Film Review-Evolution Of A Criminal
‘Evolution Of A Criminal’ Film review by John Andreasen
I knew nothing about this story before seeing the film. I knew the title, and that it was a documentary. That’s it. And yet I can’t say that it turned out to be something completely different than what I was expecting. It was not. So if you haven’t seen it, and you’re thinking, oh, I get it, this is a real-life look at how a young man went from a straight and narrow path to that of a criminal – yup, you got it. But if you think, oh, ok, I don’t need to see that, I already know what happens – nope, you don’t got it.
Because this is a piece of cinema that informs. It’s in the subtleties of the story. It comes together to give you a more complete and meaningful experience, one that could launch a conversation that lasts beyond the exit doors of the theatre.
It was written and directed by the person who played the starring role in the real life episode, Darius Clark Monroe. But it was created under the supervision of Executive Producer Spike Lee, and I’m guessing there are more than a few of his fingerprints scattered throughout the film. Why? Because it’s damn good, that’s why. But make no mistake – this is Mr. Monroe’s story, top to bottom, and it is poignant, and revealingly told, and a well-made piece of cinema.
Ten years after nearly getting away with a bank robbery, Darius tells the story of how he, as a teenager of 16, lost sight of his moral compass, such as it is at that age, and went from being a kid with aspirations and direction to a federal offender, charged as an adult. Normally when we hear about incidents like this, it’s a 90 second “news” story, sandwiched between something insignificant and the weather. But along with his two accomplices, family members, friends, and even victims who were in the bank at the time of the robbery, (and others), Darius exposes details that help us to understand how a young man can be become so corrupted. And it’s not the usual suspects for a low income kid. There are no bullies, or gang members, coercing him. There are no bad, irresponsible family members applying pressure. No drugs. No nada. So what is the reason?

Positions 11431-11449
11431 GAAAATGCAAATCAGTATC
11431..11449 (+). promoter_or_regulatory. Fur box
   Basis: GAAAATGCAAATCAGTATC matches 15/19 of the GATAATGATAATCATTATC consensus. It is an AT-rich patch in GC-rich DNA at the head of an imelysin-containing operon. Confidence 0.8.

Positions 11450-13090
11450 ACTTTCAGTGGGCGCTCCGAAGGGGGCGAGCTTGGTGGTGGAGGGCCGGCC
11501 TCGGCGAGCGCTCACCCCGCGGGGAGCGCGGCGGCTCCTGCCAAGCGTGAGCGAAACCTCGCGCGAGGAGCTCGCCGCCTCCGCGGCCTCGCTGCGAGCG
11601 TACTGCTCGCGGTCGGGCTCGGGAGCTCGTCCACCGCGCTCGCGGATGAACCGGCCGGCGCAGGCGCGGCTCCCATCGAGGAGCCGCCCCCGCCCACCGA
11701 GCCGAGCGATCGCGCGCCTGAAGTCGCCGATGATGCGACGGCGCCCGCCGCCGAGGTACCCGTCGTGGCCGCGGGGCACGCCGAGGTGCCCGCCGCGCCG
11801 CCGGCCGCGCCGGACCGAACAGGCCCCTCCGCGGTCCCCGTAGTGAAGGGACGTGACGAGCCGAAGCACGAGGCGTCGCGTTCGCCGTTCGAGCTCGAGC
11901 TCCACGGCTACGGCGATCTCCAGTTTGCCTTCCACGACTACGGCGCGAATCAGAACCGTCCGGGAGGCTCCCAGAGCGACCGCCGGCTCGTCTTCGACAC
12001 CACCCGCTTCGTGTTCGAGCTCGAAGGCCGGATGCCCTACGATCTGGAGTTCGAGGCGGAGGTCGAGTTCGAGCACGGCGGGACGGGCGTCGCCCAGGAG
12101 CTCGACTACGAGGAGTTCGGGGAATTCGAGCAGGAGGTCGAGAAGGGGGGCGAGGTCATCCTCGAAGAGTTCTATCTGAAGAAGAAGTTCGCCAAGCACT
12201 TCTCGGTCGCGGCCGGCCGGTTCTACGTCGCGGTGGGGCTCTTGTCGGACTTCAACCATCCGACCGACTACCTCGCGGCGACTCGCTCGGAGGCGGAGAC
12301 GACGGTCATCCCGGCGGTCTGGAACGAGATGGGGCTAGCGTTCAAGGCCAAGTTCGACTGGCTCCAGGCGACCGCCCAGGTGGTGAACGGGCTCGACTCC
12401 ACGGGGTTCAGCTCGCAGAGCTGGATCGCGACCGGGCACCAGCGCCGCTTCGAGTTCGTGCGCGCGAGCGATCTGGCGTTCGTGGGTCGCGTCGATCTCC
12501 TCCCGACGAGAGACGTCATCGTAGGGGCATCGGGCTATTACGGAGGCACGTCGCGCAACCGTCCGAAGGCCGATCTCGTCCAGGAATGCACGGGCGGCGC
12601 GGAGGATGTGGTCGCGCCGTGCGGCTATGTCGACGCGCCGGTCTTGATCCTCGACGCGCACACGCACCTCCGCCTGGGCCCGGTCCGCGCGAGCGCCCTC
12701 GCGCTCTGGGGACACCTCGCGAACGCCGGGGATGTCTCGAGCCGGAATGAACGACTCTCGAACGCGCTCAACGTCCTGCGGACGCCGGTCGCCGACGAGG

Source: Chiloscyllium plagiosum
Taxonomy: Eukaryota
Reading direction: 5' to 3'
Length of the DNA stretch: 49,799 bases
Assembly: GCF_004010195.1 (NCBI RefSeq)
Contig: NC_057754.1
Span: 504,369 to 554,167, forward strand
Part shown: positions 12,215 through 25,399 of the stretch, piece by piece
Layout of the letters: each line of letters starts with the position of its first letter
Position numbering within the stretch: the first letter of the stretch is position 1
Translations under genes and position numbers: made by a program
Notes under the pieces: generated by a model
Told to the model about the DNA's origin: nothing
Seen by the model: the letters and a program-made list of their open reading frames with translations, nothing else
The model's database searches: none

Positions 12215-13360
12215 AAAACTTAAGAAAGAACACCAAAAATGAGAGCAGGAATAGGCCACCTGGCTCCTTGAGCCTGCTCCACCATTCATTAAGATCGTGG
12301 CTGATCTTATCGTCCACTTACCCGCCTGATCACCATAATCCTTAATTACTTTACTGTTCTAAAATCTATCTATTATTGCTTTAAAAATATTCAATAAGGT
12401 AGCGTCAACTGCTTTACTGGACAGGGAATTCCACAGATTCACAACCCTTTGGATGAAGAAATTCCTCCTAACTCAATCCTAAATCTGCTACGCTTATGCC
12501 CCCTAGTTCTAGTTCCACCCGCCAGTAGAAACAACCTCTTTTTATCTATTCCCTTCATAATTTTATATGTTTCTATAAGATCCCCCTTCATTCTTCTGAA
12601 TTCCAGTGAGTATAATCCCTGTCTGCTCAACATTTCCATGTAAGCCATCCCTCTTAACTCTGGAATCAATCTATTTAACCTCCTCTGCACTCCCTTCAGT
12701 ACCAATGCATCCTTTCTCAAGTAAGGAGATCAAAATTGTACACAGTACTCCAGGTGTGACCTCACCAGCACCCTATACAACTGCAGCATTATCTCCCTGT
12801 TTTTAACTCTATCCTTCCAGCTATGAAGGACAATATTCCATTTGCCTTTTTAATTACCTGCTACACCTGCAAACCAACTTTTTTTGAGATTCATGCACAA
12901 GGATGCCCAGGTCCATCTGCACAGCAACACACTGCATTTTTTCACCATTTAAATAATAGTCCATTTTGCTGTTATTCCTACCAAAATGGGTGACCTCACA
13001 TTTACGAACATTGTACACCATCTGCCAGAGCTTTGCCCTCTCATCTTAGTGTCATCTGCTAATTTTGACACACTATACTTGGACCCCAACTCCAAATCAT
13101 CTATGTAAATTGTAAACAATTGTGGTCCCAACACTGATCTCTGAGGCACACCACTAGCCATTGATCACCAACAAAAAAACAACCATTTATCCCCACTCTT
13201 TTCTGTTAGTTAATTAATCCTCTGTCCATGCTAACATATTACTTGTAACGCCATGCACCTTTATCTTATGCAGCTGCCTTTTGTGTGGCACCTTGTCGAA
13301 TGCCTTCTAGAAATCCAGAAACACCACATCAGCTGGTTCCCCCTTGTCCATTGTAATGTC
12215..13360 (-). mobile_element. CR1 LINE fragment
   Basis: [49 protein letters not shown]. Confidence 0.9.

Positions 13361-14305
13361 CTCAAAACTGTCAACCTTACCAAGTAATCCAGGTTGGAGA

That’s what this film is really all about, and I hope a lot of people see it, and it helps to continue and expand the discussion about something far too many people live with these days: financial insecurity. That’s what this 16 year old kid was reacting to, and that is the genuine antagonist in this film.
Darius and Spike team up for some nice chops in the production – the use of calm but dramatic music; slow motion; and repeating scenes where, the first time you see it the image is impactful, but the second time you see it the story behind it has been revealed and the impact becomes stronger and more disturbing. These film techniques provide a tense undertone to what is already an intensely sobering real-life situation. I think it works. And I was certainly caught up in his story.
Special mention to T. Griffin for his original score, which was moving and in perfect step with the story.
Evolution Of A Criminal in theaters Now in Los Angeles at Laemmle Music Hall and in select cities across the nation throughout October and November.